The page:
In part one of a four-part series, AuthorHouse author Charles L. Levy, neurosurgeon and former military advisor, returns to Author’s Digest to discuss the United States and its policies toward Iran. Charles is the self-published author of the award-winning novel El Volcan.
THE AGE OF THE EMPIRE OF INFLUENCE, Part One
The great Prussian military strategist Carl von Clausewitz once famously remarked that “War is the continuation of Politik by other means.” We now stand at a point in our history when it might be better to consider that war is, in reality, the course of action that is pursued when diplomacy fails. War, in my opinion, should not be considered as a simple extension of policy from the realm of diplomacy into the realm of armed conflict. This view is folly. War is what happens when Politik has ended and been discarded and is not something to be taken lightly or considered in theoretical contexts.
We have seen in human history the failed Pax Romana; Pax Britannica; and, most recently, Pax Americana. Somehow, we have endlessly failed to learn the lessons so blatantly informed by these failures. A brilliant Native American leader once remarked “In order to know what lies ahead, one must simply look back.” I would urge our elected officials to take this simple step in order to insure a future for our nation.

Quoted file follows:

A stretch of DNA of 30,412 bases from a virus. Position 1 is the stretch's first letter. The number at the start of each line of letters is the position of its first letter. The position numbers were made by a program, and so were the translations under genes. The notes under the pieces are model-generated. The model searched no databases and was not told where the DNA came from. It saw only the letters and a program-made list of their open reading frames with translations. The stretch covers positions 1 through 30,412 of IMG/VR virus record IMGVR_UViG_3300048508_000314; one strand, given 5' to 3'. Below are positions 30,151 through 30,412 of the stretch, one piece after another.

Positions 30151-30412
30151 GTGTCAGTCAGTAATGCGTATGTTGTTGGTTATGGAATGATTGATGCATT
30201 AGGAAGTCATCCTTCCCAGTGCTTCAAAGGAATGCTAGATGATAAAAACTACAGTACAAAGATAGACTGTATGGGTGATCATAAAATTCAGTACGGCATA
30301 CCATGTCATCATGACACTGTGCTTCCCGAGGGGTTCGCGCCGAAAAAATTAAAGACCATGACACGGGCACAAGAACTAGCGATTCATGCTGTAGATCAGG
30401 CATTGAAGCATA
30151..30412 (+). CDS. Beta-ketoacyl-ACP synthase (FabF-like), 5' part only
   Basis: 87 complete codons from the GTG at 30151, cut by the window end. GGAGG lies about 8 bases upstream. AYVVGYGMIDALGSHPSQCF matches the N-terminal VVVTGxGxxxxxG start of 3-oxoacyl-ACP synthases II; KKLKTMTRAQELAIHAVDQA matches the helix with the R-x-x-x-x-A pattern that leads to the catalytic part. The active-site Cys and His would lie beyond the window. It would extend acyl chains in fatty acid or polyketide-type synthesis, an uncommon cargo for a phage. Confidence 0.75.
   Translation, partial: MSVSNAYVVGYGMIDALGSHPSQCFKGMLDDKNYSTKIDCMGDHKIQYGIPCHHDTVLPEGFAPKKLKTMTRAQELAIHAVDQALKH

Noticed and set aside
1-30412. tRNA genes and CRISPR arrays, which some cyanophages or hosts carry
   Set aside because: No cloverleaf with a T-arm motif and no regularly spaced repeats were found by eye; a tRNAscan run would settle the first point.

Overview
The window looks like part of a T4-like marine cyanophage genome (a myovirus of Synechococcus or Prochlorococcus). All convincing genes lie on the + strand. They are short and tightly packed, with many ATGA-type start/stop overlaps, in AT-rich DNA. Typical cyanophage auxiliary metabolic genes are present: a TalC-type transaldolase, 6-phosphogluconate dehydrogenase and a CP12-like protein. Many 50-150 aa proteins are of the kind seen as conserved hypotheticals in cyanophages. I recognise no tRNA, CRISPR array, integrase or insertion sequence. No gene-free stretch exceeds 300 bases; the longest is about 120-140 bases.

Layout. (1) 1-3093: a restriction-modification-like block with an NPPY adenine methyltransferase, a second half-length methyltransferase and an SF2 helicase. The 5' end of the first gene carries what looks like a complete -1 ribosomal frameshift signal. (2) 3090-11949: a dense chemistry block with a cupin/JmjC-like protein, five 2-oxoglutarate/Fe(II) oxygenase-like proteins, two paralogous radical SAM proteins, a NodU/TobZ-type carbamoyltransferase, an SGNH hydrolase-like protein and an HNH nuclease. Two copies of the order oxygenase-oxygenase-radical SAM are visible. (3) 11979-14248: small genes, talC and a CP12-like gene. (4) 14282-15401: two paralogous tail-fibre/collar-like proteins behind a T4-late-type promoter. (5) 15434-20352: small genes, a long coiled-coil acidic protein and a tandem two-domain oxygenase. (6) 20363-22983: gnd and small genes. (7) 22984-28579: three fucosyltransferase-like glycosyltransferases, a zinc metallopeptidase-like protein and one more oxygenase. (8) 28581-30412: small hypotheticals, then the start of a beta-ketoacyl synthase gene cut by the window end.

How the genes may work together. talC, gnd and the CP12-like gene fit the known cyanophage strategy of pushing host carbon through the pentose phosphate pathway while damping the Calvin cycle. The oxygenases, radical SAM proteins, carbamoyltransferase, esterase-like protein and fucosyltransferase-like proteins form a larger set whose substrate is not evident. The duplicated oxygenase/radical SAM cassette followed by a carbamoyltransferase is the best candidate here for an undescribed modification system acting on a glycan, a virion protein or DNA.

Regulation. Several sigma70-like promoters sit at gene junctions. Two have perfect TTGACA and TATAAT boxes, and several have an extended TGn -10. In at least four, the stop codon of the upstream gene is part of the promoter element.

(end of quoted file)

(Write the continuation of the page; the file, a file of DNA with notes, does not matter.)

The Roman emperor Hadrian provides an example of effective strategic national and foreign policy. Rome during his reign was far flung. The empire was beyond the ability of a central government to control. Hadrian looked at the situation and said, essentially, “This far and no further.” Hence, the construction of Hadrian’s wall which essentially ended the expansion of the Roman empire and defined its ultimate geographical limit. It is interesting to note that during his reign, the Roman empire flourished to perhaps a greater extent than at any other time in its history.
In fact, the wealthiest Roman during Hadrian’s rule was, in real terms, about ten times richer than the richest person on earth today. What does this mean? It means simply that a policy of constant internecine meddling aimed at endless expansion of influence is not the smartest or best course. There is a time for marshaling resources and turning the focus inward, which, if done prudently, can easily be achieved without disengaging or abandoning international relations and diplomacy.
Check back at Author’s Digest in one week for the continuation of our guest blog post from Dr. Charles Levy.